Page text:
Then I flipped to my PC and played for 7 hours…yes, I am insane. These dwarves were a little less lucky. I mentioned the mushroom salad fiasco, we also had underground goblins attacking us from almost day one. But you can get pretty far in 7 hours. We destroyed three underground goblin camps which mean a lot of wood and fabric.

Level 3 starting out by surrounding our stockpile in dirt so we can place the totem to make our home.
Level 8 again. We’re going for a separate bedroom look, with workspaces up top. This is after a recent battle so we are mostly all sleeping to heal back up.
Level 9 was mostly achieved by finally getting our show on the road. At last, workbenches, forges, kitchens, mills, workshops. (This is post cheating for nails and buckets). Our little house is starting to look pretty nice.

We managed to get all our dwarves in chitin armor and armed with goblin weapons which are much better than the clubs…the only actual weapon recipe I’ve found so far. Now we’re working to prettify and shore up our house.

Underground there are two time-based threats.

  1. Waves of monsters
  2. Ancient God

The Waves of monsters are just like in the overworld, a portal opens and more and more monsters spill out to attack your home, every half hour or forty-five minutes. For most of my seven hour play through (and all of the three-hour one) this was a non-issue. They never even found my home much less broke through before they despawned. Now, however, they’re breaking through every time – perhaps because my home is more noticable? Luckily we’re well armed so they haven’t managed to kill us yet.

We see you out there. But if you’re not going to try to break in you can stay out there. (And drown!)

The Ancient God is, I think, unique to the Underworld setting. There’s an old goblin who guards a shrine and ever so often, he summons the god.

Summoning the god again, last time didn’t go to well – you can tell by the sandy base.

You leave offerings on the alter. The first time I accidentally clicked on it with a torch and ended up offering one of my four precious torches! No take-backs. Basically though you add as much as you feel like to the alter – it does changes from red to blue to let you know you’re on track and when the god appears he either accepts your gives and leaves valuables and spawns mushrooms and monkey things or he refuses (sometimes even when it’s blue) and leaves a barren sandy wasteland behind.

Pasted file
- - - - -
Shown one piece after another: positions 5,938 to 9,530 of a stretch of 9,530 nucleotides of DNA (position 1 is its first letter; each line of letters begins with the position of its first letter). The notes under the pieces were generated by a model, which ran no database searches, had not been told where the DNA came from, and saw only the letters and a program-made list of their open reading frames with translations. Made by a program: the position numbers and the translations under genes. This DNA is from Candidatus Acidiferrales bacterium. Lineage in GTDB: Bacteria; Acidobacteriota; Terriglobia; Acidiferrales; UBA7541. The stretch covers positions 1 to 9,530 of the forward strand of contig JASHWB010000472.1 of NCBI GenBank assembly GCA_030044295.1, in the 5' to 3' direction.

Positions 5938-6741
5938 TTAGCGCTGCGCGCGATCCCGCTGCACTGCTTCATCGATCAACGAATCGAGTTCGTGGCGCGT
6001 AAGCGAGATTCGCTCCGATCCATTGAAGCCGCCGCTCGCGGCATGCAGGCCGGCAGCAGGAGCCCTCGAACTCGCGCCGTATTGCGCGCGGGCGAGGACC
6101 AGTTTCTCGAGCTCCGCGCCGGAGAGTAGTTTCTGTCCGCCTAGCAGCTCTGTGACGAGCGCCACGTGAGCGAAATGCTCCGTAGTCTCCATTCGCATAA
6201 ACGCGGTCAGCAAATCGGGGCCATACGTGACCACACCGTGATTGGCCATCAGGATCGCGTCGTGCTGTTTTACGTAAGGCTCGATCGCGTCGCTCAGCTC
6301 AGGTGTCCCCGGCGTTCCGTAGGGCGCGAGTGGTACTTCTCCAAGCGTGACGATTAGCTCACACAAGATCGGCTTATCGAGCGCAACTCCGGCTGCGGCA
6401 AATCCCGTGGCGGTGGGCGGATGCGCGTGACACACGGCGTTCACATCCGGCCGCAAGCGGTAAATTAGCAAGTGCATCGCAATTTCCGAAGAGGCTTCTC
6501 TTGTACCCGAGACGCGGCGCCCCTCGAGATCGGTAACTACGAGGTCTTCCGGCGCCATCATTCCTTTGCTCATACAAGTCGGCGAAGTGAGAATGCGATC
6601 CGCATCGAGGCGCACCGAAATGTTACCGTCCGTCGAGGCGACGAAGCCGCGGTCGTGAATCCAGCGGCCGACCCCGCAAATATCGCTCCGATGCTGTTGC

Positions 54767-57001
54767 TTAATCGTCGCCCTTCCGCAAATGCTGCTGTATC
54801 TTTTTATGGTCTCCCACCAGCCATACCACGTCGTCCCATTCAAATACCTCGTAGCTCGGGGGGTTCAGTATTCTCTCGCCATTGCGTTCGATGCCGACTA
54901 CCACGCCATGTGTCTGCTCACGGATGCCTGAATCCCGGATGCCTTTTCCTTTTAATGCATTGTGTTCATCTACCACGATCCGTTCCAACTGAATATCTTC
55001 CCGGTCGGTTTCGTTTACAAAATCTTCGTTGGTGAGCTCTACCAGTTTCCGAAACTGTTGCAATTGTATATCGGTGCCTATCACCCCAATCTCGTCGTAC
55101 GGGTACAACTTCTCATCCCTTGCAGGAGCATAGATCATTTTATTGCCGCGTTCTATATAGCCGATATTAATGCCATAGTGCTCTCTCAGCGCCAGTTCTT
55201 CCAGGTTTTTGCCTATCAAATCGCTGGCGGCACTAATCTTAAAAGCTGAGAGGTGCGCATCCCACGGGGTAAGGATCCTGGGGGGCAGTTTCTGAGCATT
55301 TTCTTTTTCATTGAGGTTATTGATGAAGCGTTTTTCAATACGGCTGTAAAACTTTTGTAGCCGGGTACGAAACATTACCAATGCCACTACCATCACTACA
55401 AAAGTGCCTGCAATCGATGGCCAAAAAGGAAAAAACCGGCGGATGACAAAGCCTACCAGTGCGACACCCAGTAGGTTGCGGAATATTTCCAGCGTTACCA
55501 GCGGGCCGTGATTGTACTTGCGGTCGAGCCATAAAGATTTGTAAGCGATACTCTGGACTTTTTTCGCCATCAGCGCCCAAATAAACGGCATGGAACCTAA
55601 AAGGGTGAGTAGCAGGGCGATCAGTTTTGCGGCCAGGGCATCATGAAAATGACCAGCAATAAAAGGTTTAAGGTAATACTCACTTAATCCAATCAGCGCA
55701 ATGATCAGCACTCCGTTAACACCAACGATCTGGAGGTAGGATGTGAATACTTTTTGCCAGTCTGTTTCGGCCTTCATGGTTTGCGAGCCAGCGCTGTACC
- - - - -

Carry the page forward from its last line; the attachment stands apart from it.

This is the god – he’s just accepted my offering (and staying blue!) So he about to bestow wealth and riches on us.

He was pretty close to my spawn point in the iToy game, but a lot more comfortably placed in my PC game so while I kept and eye on him, I really didn’t worry about his anger destroying what I was building.

Underground goblins are another issue underground as well as the normal monsters. They will dig to find you and build up.

Underground goblins climbing up their ladders to come and find us.

But once you destroy the spawner-huts the areas are a very nice addition to your base. Often with woolly caterpillars already captured so you just need to make scissors and you will never want for string. String was a major bane of my previous games. All the cool things (like wooden armor) use it.

Destoying goblin camp number 2. Just a bit more before the hut falls. (Everyone cool portals in to destroy the camps right? Well you all have 2:52 minutes left to destroy that thing. After that you’re walking home.)
Goblin camp 3 is even deeper underground with actual non-blue dirt! I think.

One nice thing the PC game has is the little “world” map in the bottom right corner so you know how far you’ve come and what more you have to explore. Plus you can click on it to jump to a location. The little green dots tell you where your dwarves are so you know if there’s something weird going on. That’s in addition to the alerts on the upper right “Dwarves hungry” “You are under attack!!” “Shelter walls broken” – that kind of thing and you can click on the alert to go to the trouble spot. I find with more dwarves I rely more on these messages and just let them go on their merry way. Since when the teleport spell ends they have a long trek back to base.

I’m going to resist playing more, but I’ve got my next adventure all planned. Defeat the portal knight. We’re gonna sneak in the back way after we have a small snack.

Hopefully I’ll be able to get him and he won’t be able to go out – I should make more archers.